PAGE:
After Susan Rice email backfires on right, GOP pretends otherwise

When partisans launch a gambit that backfires, they should move on. Republicans want to pretend that Susan Rice's email somehow helps their cause anyway.
Image: Former National Security Advisor Susan Rice speaks at the Center for American Progress Ideas Conference
Former National Security Advisor Susan Rice speaks at the Center for American Progress Ideas Conference at the Four Seasons Hotel in Washington on May 16, 2017.Aaron P. Bernstein / Reuters

Republicans seemed to think they were onto something. Desperate to rehabilitate former foreign agent Michael Flynn and smear the Obama administration, GOP officials apparently believed an email former White House National Security Advisor Susan Rice sent to herself in January 2017 would serve as some kind of smoking gun.

What they didn't anticipate was that the smoking gun would point in the wrong direction. Rice's email was fully declassified this week and it referenced the details of an Oval Office meeting from Jan. 5, 2017, in which then-President Barack Obama and his team discussed, among other things, Flynn and his misconduct. The document pointed to a Democratic president who insisted the matter be handled "by the book," and widely held concerns about Donald Trump's incoming national security advisor and his covert communications -- which he lied about to the FBI -- with the country that had just attacked U.S. elections.

The whole endeavor, in other words, backfired on Republicans. The email that was supposed to make Flynn look good and Team Obama look bad actually did the opposite.

The odd part of this, however, was Republicans' decision to pretend that their embarrassing gambit was a political success. Here, for example, is what Sen. Marsha Blackburn (R-Tenn.) wrote on Twitter late Tuesday:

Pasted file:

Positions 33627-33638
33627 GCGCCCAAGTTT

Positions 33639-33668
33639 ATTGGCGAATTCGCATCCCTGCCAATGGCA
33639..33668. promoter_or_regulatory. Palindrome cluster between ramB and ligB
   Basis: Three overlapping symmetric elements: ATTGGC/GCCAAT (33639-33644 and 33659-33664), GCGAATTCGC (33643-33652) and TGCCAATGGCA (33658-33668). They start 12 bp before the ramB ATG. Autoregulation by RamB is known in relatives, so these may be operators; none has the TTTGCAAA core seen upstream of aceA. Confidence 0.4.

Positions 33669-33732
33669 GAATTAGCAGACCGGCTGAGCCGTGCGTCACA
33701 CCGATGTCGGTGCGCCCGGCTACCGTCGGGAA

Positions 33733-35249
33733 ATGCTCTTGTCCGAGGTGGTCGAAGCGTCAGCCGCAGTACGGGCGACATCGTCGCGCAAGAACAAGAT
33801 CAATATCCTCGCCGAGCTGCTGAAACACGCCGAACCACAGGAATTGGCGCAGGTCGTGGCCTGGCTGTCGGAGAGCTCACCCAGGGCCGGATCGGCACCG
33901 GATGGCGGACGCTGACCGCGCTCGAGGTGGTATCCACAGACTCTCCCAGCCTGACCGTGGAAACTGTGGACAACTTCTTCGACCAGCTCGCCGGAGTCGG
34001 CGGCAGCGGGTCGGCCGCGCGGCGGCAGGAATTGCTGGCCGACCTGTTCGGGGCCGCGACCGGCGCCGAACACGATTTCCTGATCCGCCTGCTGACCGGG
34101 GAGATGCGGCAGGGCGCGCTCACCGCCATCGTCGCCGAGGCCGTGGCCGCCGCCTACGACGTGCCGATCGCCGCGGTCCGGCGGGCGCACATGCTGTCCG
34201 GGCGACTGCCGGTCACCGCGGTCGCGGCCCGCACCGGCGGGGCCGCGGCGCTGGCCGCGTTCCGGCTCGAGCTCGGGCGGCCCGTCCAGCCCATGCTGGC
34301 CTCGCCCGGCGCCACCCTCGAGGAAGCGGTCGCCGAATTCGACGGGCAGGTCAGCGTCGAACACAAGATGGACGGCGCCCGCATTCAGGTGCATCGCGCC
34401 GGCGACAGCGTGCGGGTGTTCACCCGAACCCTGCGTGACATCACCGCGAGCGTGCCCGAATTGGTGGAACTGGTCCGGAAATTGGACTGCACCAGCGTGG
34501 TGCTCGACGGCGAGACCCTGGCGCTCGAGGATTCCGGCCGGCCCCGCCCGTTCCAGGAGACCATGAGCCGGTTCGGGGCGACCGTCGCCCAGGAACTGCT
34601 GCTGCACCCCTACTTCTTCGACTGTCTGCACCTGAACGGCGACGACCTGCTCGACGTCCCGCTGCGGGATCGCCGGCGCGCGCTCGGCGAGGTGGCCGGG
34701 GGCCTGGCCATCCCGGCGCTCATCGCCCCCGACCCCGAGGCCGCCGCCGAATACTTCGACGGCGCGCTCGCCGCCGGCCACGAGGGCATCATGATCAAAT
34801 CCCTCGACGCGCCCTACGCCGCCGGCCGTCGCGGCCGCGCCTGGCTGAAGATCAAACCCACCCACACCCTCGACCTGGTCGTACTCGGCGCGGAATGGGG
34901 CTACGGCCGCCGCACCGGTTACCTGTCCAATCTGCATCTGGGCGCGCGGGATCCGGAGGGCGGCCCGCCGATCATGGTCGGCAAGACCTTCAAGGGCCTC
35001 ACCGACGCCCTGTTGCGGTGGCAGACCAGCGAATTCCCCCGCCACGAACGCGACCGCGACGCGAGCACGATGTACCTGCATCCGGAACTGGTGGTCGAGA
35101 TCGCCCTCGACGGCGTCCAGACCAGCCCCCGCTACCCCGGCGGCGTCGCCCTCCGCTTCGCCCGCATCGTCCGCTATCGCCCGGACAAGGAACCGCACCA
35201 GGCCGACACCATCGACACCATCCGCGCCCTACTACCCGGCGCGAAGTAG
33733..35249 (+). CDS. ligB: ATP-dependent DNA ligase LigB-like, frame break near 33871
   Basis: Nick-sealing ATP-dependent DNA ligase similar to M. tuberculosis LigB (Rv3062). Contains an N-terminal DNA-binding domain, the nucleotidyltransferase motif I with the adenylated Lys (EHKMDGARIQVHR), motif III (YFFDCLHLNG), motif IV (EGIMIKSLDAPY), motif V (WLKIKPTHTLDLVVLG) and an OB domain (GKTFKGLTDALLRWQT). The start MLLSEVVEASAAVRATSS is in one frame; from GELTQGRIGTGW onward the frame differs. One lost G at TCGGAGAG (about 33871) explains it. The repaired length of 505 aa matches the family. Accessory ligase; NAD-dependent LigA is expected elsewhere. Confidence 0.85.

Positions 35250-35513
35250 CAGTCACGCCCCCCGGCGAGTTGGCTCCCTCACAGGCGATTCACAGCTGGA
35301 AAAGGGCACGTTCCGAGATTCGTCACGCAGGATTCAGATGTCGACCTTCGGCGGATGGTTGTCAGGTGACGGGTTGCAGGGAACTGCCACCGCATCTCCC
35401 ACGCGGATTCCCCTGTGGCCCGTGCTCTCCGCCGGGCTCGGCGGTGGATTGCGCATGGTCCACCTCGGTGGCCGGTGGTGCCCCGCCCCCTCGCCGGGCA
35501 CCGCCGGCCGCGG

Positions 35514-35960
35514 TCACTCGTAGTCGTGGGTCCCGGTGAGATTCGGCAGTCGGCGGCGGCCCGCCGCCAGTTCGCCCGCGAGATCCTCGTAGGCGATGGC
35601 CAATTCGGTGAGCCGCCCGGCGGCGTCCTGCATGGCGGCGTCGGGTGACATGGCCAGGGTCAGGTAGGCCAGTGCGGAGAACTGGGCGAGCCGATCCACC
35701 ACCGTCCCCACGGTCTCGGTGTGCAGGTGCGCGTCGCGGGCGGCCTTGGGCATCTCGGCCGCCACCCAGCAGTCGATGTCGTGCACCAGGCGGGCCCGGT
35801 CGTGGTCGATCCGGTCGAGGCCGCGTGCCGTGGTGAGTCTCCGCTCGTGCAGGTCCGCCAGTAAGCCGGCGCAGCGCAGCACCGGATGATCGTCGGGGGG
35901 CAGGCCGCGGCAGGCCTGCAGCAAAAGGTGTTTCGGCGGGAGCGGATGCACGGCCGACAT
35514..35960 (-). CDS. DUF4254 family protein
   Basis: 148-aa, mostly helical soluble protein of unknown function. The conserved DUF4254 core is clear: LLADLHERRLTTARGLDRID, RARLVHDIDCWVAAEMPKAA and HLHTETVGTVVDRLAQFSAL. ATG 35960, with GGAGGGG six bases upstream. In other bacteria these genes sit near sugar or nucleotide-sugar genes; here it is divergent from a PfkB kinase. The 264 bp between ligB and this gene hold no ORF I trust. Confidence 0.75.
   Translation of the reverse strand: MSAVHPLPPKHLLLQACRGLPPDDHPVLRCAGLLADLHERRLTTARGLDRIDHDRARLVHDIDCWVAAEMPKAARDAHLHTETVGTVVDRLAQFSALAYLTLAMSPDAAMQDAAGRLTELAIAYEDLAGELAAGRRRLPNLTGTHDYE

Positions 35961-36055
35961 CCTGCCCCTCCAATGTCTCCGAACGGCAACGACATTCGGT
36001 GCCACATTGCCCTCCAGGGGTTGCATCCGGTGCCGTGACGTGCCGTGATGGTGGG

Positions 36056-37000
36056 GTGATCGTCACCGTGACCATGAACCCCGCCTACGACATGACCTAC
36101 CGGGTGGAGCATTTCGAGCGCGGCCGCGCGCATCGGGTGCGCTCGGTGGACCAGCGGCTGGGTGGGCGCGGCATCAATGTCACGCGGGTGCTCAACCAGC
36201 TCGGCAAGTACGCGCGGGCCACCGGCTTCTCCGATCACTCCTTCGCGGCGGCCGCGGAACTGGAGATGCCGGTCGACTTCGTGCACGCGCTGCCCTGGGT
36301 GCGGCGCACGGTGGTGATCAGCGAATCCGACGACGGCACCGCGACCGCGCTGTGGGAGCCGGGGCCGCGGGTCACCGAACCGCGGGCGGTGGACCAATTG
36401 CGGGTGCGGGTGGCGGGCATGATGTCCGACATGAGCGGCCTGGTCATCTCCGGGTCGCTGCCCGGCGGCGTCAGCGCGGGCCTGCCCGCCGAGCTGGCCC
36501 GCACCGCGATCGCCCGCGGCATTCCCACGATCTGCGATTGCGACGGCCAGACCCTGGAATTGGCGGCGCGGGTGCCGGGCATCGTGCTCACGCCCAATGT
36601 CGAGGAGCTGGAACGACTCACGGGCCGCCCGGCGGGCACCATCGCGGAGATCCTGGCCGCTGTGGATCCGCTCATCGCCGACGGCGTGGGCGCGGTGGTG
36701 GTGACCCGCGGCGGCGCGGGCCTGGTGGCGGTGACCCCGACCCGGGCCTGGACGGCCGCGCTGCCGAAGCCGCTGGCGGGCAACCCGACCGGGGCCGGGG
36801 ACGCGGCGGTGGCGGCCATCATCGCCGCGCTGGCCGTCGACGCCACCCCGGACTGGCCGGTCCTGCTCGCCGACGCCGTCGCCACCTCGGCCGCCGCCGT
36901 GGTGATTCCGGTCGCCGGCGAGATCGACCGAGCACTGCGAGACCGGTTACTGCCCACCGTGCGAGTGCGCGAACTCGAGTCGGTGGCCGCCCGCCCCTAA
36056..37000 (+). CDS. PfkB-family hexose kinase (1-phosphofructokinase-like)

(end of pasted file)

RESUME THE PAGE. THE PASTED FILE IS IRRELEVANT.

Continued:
"Susan Rice knew exactly what she was doing. That's why she wrote herself emails in a desperate attempt to cover her tracks."

Even for the far-right Tennessean, this was a weird argument. Rice was "covering her tracks" with a document that pointed to zero wrongdoing? What tracks? The email that shows responsible officials behaving appropriately is actually evidence of nefariousness?

Sen. Ted Cruz (R-Texas), who really ought to know better, gave this a try, too.

"Wow. Ongoing spying from an outgoing POTUS on the incoming POTUS -- directed by Obama himself -- is unprecedented in the 243 years of our nation's history."

Ah, yes, U.S. intelligence agencies learned of communications between a foreign agent working in the United States and a Russian official following the Kremlin's attack on our elections -- and Ted Cruz thinks this is a "wow" moment that makes Barack Obama look bad. It's the kind of absurdity that makes one wonder if a confused right-wing troll seized control of the Texas senator's Twitter account.

Even White House Press Secretary Kayleigh McEnany weighed in from official account.

"When's the last time you've sent an email to remind yourself that everything should be done 'BY THE BOOK' 'BY THE BOOK' 'BY THE BOOK'? Just ask Susan Rice!"

Except, as the actual email shows, Rice didn't send the document to remind anyone to follow proper protocols and procedures; she sent the email to prove that Obama and his aides did follow proper protocols and procedures. That's the point: the Democratic administration was aware of a top member of Team Trump engaging in suspect behavior with an adversary, but they nevertheless took care to play by the rules and treat the relevant players fairly.

Kayleigh McEnany wants the public to find this suspicious because ... well, just because.

Common sense suggests that when partisans launch a gambit that backfires, they should move on to the next stunt. Republicans prefer to pretend that Susan Rice's email somehow helps their cause, reality be damned.